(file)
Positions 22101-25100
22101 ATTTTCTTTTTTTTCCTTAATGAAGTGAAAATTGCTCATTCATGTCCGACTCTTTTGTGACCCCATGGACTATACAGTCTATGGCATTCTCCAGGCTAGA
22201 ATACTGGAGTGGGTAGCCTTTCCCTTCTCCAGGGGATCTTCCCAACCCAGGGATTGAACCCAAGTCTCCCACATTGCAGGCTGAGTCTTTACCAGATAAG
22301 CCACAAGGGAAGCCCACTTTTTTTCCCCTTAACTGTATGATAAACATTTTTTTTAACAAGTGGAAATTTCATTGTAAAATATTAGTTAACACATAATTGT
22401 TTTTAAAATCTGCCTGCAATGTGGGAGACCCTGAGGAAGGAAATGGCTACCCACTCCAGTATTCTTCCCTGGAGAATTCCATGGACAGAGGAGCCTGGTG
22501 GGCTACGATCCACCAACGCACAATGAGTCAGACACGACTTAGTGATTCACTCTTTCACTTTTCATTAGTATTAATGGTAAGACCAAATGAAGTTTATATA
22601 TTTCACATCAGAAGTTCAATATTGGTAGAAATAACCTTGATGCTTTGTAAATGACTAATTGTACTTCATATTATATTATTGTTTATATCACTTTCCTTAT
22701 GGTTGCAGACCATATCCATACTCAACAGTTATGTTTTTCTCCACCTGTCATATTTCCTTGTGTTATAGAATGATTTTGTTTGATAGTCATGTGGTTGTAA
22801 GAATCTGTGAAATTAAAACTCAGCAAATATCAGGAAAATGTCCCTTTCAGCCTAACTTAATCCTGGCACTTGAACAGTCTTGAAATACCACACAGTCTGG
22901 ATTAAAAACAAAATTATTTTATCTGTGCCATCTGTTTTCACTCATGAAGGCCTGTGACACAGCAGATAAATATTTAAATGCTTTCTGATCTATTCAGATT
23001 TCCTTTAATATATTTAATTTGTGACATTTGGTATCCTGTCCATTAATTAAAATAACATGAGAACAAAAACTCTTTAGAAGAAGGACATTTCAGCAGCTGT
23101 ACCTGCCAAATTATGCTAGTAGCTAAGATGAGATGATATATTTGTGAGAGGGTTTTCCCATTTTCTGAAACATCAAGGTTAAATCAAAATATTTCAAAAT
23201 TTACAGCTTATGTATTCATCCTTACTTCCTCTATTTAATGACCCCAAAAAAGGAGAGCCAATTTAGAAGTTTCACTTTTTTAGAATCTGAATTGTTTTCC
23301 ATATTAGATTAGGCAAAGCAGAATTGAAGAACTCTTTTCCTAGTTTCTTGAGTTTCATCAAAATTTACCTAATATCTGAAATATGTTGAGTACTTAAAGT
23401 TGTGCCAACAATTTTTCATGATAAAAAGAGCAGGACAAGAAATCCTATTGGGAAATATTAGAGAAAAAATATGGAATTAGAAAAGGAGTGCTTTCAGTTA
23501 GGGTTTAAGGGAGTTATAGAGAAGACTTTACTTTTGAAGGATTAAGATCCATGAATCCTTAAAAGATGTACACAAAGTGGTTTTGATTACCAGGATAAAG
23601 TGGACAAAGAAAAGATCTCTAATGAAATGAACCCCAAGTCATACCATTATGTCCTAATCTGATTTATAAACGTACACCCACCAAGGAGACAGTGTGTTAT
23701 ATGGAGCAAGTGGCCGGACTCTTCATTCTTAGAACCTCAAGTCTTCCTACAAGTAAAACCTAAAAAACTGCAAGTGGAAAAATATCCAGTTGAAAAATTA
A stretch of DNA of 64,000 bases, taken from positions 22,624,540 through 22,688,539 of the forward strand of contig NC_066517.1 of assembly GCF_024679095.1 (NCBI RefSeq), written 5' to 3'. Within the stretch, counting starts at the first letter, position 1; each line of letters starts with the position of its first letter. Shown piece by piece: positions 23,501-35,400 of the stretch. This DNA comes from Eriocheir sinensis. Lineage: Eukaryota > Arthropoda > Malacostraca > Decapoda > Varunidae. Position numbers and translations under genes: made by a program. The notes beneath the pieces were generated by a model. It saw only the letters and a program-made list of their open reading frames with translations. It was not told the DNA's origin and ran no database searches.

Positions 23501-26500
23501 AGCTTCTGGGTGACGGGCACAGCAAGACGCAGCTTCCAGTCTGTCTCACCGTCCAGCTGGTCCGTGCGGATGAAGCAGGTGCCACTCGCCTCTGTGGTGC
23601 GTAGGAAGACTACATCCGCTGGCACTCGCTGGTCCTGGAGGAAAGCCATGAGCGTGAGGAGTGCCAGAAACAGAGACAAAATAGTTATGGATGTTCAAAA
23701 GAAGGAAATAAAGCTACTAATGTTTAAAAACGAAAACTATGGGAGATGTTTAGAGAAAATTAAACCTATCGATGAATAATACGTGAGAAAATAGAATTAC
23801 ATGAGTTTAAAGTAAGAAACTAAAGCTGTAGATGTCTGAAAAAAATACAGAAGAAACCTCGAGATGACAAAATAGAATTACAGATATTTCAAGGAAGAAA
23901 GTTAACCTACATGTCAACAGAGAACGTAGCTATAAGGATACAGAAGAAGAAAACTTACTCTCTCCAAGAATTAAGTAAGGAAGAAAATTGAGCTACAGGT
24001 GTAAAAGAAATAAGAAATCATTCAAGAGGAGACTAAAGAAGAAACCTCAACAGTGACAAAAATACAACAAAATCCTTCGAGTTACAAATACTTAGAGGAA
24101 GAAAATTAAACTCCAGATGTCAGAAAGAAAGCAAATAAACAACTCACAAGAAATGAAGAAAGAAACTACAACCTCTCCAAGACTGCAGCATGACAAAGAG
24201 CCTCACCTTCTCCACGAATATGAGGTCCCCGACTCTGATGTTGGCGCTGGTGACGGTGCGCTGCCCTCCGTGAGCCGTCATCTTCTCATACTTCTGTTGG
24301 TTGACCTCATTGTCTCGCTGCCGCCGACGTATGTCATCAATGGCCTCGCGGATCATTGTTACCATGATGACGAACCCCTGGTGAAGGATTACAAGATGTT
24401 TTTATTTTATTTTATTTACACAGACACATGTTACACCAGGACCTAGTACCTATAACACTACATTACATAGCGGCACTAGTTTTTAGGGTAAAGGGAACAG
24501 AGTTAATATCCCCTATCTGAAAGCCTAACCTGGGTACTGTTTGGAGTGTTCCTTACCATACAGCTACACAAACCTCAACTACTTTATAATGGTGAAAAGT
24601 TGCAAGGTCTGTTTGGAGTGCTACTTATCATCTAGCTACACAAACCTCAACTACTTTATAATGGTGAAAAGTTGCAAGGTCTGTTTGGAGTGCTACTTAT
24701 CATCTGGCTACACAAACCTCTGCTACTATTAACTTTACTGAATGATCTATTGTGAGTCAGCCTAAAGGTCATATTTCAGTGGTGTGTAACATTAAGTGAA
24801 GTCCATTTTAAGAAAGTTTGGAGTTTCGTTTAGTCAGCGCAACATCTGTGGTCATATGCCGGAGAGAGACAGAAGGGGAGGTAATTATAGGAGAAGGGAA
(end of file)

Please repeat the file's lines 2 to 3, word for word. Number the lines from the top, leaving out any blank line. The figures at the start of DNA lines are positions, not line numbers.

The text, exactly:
22101 ATTTTCTTTTTTTTCCTTAATGAAGTGAAAATTGCTCATTCATGTCCGACTCTTTTGTGACCCCATGGACTATACAGTCTATGGCATTCTCCAGGCTAGA
22201 ATACTGGAGTGGGTAGCCTTTCCCTTCTCCAGGGGATCTTCCCAACCCAGGGATTGAACCCAAGTCTCCCACATTGCAGGCTGAGTCTTTACCAGATAAG